WWU’s Jared Hardesty Publishes ‘Unfreedom: Slavery and Dependence in Eighteenth-Century Boston’ with NYU Press

by John Thompson
Office of Communications and Marketing

While often viewed through the lens of the Civil War era as the epicenter of the abolitionist movement, it is not as well known that Boston, throughout most of the 18th century, was a city where about 25 percent of households owned slaves, a fact central to “Unfreedom: Slavery and Dependence in Eighteenth-Century Boston,” the new book by Western Washington University Assistant Professor of History Jared Hardesty.

“While that percentage will certainly be shocking to a lot of people, the reality is that the economic, legal and cultural systems in place in New England before, during, and just after the American Revolution supported slavery as an institution,” Hardesty said. “It wasn’t until the Declaration of Independence stated that ‘all men are created equal,” and the Massachusetts Constitution in 1780 stated that ‘all men are born free and equal’ that slavery as an institution began to crumble in earnest in New England.”

Hardesty’s book also paints a different picture of the city as opposed to the binary way of typically viewing slavery in the South or in the Caribbean, where, by and large you were either a slave or you weren’t. In Boston, on the other hand, a wide spectrum – what Hardesty calls “a continuum of unfreedom,” existed.

At the bottom of that social spectrum were African slaves or their American-born descendants, generally referred to as creoles. But joining them in this continuum – which certainly existed elsewhere but was in particularly sharp relief in Boston – were Native American slaves, pauper apprentices, convict laborers, and indentured servants.

“These groups formed a large and complex marginalized underclass where the day-to-day lives of each group were not very dissimilar,” he said.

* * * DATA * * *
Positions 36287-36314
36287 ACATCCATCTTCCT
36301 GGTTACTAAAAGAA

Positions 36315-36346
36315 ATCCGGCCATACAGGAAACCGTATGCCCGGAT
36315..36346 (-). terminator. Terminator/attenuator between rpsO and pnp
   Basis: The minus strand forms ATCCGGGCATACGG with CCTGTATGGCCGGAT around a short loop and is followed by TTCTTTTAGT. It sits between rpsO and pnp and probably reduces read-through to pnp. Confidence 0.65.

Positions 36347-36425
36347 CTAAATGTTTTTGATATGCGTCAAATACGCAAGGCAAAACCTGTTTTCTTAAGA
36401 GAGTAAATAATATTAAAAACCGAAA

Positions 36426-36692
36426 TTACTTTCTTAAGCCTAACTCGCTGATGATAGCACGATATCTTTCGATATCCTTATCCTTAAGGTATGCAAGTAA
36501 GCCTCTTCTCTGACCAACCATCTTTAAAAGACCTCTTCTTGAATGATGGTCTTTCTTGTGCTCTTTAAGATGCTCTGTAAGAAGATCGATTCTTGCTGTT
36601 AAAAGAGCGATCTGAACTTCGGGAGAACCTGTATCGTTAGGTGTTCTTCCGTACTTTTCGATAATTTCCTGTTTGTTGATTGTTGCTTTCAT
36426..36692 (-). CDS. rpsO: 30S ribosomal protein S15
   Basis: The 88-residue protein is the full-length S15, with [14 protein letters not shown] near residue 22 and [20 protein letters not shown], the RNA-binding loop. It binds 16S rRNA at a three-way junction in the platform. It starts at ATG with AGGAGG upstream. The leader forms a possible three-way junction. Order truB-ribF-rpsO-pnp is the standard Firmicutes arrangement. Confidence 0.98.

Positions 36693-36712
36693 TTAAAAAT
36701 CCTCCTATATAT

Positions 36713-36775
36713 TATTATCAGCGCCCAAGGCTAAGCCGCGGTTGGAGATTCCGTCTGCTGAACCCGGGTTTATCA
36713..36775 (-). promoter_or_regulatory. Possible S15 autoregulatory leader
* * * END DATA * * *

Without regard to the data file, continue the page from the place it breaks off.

Pauper apprentices were children taken from the homes of their poor parents – sometimes willingly, sometimes not – who then served as apprentices for years, bound to their masters until the apprenticeship was over.

What the slaves of Boston had, that their counterparts on plantations in the South or the Caribbean did not, was that they were represented by the same laws and rules that governed free society, not a second set of rules just for them.

“What this meant was that they had a place at the legal table with everyone else,” Hardesty said. “A slave who was accused of stealing would go in front of the same justice of the peace as a free man, and would have all the same rights and options as anyone else. This wasn’t the case in the South.”

Drawing on more than 500 hours of research at the Massachusetts State Archives – everything from trial papers, depositions, court testimonies, and witness statements – Hardesty said Boston’s slave community was slowly, inexorably able to gain more and more rights within the system until eventually, as the 18th century drew to a close, the system itself could no longer legally defend the very act of slavery itself.

“Slaves could and would sue their masters for ill treatment, and often won their freedom that way, and by 1790, slavery in Boston had more or less ended. Sadly, slavery was simply replaced with a new system of endemic racism, and many slave owners, seeing the writing on the wall, chose to sell their slaves to new owners in the South or the Caribbean rather than let them go free, which is just one more sad footnote to the whole tragic history of slavery in this country.”

Hardesty’s book is available at the WWU Associated Students Bookstore or through its publisher, NYU Press, at http://nyupress.org/books/9781479816149/.

Hardesty received his doctorate in History from Boston College in 2014, and has taught at Western since the fall of that year. For more information about “Unfreedom: Slavery and Dependence in Eighteenth-Century Boston,” contact Jared Hardesty at (360) 650-3043 or jared.hardesty@wwu.edu.

Wednesday, April 20, 2016 - 9:12am